Most interactions with DOT officers start because of something noticeably wrong with the truck. The most common problem: a burned-out light. As mentioned previously, this is mostly likely preventable. The responsibility of the upkeep of the truck, including registration, tags, and place-cards rests on the carrier and/or driver. Having your HOS complete, and any needed annotations made, will reduce the amount of time being eaten into by the DOT.
For drivers who believe they have been incorrectly ticketed by the DOT incorrectly, the FMCSA provides a resource known as DataQ. Drivers can make a Request for Data Review (RDR) of inaccurate data by the FMCSA.
It's not the ELD, because some don't need one.
There are those who are excluded from the ELD mandate which include drivers in agriculture, trucks built before 2000, and short-haul, timecard exceptions. Even though the ELD isn't required for these drivers, it's still possible they can get value out of using one.
It's not the ELD, it's the Hours of Service.
Laws are always changing, and your ELD should update when said regulations do. While the ELD implementation is still fairly new, the HOS regulations are still the same as they have always been.
On average, it can cost upwards of $3 million for a truck crash where there is a fatality. In order to minimize that statistic the FMCSA continually assesses information and utilizes public comment to see drivers are able to maintain a good safety-rating and harm is reduced.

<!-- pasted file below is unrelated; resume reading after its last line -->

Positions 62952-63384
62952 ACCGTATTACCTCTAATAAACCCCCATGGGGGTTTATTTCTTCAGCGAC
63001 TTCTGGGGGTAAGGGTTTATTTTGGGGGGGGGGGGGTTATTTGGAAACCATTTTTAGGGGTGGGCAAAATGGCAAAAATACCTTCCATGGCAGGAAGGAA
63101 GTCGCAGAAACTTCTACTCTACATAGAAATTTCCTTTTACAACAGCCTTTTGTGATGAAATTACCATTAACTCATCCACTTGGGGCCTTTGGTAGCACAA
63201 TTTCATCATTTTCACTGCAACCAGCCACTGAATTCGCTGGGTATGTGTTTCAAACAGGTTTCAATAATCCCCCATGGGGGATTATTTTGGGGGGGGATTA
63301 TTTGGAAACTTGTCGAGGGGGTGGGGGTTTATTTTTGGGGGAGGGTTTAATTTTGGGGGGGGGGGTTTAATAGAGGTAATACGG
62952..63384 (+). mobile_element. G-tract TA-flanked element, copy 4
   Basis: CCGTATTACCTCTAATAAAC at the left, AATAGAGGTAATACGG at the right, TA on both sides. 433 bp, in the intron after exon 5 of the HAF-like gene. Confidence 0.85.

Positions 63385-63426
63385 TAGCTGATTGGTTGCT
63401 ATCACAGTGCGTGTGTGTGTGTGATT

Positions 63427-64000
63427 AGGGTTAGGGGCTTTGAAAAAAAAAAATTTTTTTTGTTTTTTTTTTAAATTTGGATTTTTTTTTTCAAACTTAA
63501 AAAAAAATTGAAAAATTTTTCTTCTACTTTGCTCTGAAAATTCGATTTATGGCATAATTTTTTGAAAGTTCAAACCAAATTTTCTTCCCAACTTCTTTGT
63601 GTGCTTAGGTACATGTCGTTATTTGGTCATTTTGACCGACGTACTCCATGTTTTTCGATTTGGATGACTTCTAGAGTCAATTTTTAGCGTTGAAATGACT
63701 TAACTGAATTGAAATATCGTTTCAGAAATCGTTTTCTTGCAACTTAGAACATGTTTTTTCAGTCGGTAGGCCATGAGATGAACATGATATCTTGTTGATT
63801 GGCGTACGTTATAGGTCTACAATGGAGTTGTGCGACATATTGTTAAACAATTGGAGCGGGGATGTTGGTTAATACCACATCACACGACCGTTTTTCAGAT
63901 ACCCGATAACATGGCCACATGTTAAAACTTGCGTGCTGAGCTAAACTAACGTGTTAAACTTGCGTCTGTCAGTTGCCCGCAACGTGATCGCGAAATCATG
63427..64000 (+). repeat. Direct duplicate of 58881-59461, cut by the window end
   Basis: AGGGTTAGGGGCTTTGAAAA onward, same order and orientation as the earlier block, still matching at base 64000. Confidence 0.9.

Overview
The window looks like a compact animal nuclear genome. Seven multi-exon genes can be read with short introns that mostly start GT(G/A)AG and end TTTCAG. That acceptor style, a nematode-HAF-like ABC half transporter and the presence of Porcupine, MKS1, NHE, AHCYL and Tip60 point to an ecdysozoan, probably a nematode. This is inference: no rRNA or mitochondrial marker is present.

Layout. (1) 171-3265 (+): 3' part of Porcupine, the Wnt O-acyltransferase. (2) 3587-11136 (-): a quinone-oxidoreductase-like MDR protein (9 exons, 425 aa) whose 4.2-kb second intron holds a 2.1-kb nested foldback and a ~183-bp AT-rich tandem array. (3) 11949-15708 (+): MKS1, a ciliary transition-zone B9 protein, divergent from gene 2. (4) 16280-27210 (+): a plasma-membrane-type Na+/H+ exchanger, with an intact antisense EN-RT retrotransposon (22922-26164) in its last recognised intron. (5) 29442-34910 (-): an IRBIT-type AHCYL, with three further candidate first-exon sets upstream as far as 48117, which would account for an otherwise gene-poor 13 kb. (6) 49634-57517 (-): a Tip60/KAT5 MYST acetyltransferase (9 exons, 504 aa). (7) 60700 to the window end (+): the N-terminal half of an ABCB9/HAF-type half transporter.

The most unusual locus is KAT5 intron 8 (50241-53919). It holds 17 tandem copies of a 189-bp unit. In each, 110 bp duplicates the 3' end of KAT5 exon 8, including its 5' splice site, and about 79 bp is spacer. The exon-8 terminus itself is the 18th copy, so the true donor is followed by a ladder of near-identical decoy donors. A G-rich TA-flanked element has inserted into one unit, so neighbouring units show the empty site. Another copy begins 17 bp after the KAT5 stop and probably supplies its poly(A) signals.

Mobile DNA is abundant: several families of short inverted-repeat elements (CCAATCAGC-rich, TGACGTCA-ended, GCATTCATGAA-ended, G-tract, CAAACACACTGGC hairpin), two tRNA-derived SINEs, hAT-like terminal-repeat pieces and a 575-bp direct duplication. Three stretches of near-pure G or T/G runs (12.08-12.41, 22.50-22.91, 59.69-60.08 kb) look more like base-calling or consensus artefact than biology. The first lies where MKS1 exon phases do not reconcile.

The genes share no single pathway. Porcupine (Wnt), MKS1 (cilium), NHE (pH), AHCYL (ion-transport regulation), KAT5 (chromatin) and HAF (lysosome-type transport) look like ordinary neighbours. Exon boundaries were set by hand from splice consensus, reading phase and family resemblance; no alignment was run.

The FMCSA recently changed the sleeper-berth split and now offers a 7/3 split in addition to the 8/2 split. Rules behind when a drivers are allowed to drive versus when they aren't, rests on safety. ELDs are supposed to make roadways safer for everyone.
How drivers use their 14-hour shift is their responsibility. It's also the responsibility of the carrier to see each driver's needs are met.
It's not the ELD, it's the provider.
Devices are like humans, imperfect. It's possible either you or your ELD will make a mistake. Fixing the problem on your own might not always be feasible. Talking with a customer support team about log issues, sleeper berth questions, and what FMCSA regulations you need to know should leave you feeling confident and worry-free.
Drivers, carriers, fleet managers, and dispatchers should all have a way to communicate with their provider as many situations are time-sensitive. Some companies have customer support teams in the same building they manufacture ELDs, making access to information easy and convenient.
There are also technical requirements that must be met by FMCSA standards. Providers are expected to certify the device they created and meet those specifications.
Finding the right ELD also means finding a provider who services and features are in line with your objectives and can help your company and team grow.